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Llantood church - geograph.org.uk - 637073.jpg
Parish church of St Illtud
Llantood is located in Pembrokeshire
Location within Pembrokeshire
Principal area
Sovereign stateUnited Kingdom
Post townCardigan, Ceredigion
Postcode districtSA43
Dialling code01239
FireMid and West Wales
EU ParliamentWales
UK Parliament
Welsh Assembly
List of places
52°02′00″N 4°42′00″W / 52.0333°N 4.7°W / 52.0333; -4.7Coordinates: 52°02′00″N 4°42′00″W / 52.0333°N 4.7°W / 52.0333; -4.7

Llantood (formerly Llantyd, Llantwyd or Llan-Illtyd) is a hamlet and parish in Cilgerran community, north Pembrokeshire, Wales.


Llantood is 3 miles (4.8 km) south-west of Cardigan on the A487 Cardigan to Newport road near the north Pembrokeshire coast. It consists of a few houses, farms and a parish church on an open hill agricultural area averaging 150 metres (490 ft) above sea level. Nearby settlements include Bridell, Glanrhyd, Monington, Pontgarreg and Tygwyn.


Evidence of prehistoric occupation can be seen by the remains of fortifications at Penralltddu, a scheduled monument, and at Castell Felinganol (or Castellfelorganol).[1]

The name of the hamlet is assumed to derive from the 5th century saint, Illtyd, to whom the parish church is now dedicated. Church records date back to 1674, and the parish was in the Hundred of Kilgerran (formed in 1536)[2] even though it was in the Cemais administrative area.[3] The region was occupied by the Normans in the 12th century, who built castles at several strategic locations in the area; the clear remains of a motte and bailey exists at Castell Penyrallt (or Castell Pen-yr-allt).[1] A clergyman in 1864 remembered stonework on the latter, but this was no longer evident at the time of the 1925 Royal Commission.[4] The Norman structure may have reused a prehistoric fort.[5]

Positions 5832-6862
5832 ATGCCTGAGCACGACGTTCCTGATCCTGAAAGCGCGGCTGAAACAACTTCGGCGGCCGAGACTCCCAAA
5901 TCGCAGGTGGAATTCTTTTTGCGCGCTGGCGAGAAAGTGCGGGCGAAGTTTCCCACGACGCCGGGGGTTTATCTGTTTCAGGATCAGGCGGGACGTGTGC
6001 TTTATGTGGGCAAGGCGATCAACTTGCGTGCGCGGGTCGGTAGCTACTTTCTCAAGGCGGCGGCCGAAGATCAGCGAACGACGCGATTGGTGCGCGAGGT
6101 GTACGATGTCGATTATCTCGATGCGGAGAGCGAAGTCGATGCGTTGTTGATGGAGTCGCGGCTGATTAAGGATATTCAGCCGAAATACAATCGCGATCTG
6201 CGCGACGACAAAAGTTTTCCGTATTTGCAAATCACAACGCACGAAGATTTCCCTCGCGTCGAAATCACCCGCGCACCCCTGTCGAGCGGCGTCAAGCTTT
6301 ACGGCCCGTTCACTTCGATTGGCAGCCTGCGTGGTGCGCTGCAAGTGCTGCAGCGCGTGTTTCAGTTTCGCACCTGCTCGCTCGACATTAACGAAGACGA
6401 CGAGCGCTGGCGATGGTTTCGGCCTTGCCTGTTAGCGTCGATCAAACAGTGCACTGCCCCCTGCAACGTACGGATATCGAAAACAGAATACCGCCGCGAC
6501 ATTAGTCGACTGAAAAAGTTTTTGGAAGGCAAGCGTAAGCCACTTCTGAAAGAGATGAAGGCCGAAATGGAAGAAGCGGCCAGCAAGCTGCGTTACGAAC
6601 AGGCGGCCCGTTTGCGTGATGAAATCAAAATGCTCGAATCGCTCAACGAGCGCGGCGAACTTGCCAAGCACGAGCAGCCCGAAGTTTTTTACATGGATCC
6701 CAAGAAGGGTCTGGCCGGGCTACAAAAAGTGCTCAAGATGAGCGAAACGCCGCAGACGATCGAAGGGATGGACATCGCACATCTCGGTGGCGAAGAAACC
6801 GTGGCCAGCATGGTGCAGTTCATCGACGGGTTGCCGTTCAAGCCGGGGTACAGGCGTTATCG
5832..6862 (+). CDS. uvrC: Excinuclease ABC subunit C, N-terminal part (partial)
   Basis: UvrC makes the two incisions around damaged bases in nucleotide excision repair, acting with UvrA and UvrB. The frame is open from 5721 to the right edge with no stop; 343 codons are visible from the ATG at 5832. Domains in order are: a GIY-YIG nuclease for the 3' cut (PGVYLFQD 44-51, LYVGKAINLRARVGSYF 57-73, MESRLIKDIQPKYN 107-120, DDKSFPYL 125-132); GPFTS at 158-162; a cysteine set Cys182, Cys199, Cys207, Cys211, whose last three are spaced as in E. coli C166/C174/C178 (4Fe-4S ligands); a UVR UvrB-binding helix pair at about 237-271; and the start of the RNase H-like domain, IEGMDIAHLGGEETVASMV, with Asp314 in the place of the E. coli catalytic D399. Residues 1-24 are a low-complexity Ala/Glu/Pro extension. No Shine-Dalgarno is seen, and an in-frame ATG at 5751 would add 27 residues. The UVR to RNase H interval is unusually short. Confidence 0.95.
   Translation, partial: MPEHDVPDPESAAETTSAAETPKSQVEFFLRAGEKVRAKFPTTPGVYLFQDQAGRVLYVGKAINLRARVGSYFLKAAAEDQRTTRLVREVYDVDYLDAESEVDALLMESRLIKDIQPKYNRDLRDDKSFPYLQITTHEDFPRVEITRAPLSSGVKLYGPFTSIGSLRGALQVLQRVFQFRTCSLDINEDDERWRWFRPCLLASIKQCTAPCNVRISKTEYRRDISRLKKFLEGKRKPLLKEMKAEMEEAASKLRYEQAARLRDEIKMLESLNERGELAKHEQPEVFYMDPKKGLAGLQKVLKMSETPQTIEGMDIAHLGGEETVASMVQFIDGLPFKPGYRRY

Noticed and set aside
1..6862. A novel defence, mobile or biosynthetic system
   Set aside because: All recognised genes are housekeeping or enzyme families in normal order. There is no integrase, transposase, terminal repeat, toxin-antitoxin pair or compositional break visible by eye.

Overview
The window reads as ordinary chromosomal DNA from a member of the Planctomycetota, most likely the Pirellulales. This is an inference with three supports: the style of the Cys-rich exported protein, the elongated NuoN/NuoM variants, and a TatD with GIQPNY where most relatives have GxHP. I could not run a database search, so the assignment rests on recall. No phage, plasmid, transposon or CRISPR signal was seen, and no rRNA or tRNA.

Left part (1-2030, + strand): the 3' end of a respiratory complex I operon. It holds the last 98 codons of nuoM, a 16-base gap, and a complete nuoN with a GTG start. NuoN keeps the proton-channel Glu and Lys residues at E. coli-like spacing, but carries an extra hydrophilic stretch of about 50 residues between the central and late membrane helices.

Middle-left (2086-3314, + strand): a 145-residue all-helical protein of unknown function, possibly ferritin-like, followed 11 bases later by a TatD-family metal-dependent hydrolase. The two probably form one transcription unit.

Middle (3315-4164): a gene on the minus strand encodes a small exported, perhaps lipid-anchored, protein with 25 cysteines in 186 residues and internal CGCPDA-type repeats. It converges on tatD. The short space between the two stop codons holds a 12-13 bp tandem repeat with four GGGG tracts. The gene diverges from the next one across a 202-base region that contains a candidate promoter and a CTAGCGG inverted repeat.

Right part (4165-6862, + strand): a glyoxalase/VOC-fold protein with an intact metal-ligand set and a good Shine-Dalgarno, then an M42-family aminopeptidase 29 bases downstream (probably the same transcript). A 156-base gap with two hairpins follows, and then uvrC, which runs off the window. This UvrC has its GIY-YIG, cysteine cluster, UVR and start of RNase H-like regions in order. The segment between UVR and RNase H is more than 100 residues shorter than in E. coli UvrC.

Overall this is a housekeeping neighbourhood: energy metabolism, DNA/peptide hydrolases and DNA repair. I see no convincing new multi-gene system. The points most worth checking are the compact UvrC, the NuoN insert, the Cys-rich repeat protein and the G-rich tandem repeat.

The name of the parish church was Langetot in the Taxatio of 1293 and as Langettod in the St David's episcopal register of 1513. The attachment to St Illtyd may therefore be of later origin.[4]

In 1870, Llantwyd was listed in Wilson's Gazetteer as consisting of 1,792 acres (725 ha), 61 houses and a population of 264.[6]

Existing historic buildings[edit]

The present parish church of St Illtud dates from 1884, replacing an earlier church of 1820. Stones in the porch suggest there was a church as far back as the 13th century.[1]

Tredefaid is a Grade II listed farmhouse, dating back to the 17th century or earlier. It was originally the home of the Lewes family, and later the Bowen family.[7]

Penralltddu is a Victorian farmhouse built for J. W. Bowen in 1861 on the site of an earlier house dating back at least to 1773.[1]

Sustainable development[edit]

A development of six sustainable homes at Glanrhyd was approved by the Pembrokeshire Coast National Park's planning committee in June 2014. The buildings will be manufactured locally and will include free solar powered electricity.[8]


  1. ^ a b c d Thomas Lloyd, Julian Orbach, Robert Scourfield (2004). Pembrokeshire. Yale University Press. p. 258-9.CS1 maint: Multiple names: authors list (link)
  2. ^ "GENUKI: Llantood". Retrieved 9 June 2014.
  3. ^ Charles, B. G. (1973). The Second Book of George Owen's "Description of Pembrokeshire". National Library of Wales Journal, V. p. 265-285.
  4. ^ a b Royal Commission on the Ancient and Historical Monuments of Wales. H.M. Stationery Office. 1925. p. 180. Retrieved 9 June 2014.
  5. ^ "Dyfed Archaeological Trust". Retrieved 9 June 2014.
  6. ^ "A vision of Britain through time - Llantwyd". Retrieved 9 June 2014.
  7. ^ "British Listed Buildings". Retrieved 9 June 2014.
  8. ^ "Sustainable homes go-ahead". Tivyside advertiser. 19 June 2014. Retrieved 19 June 2014.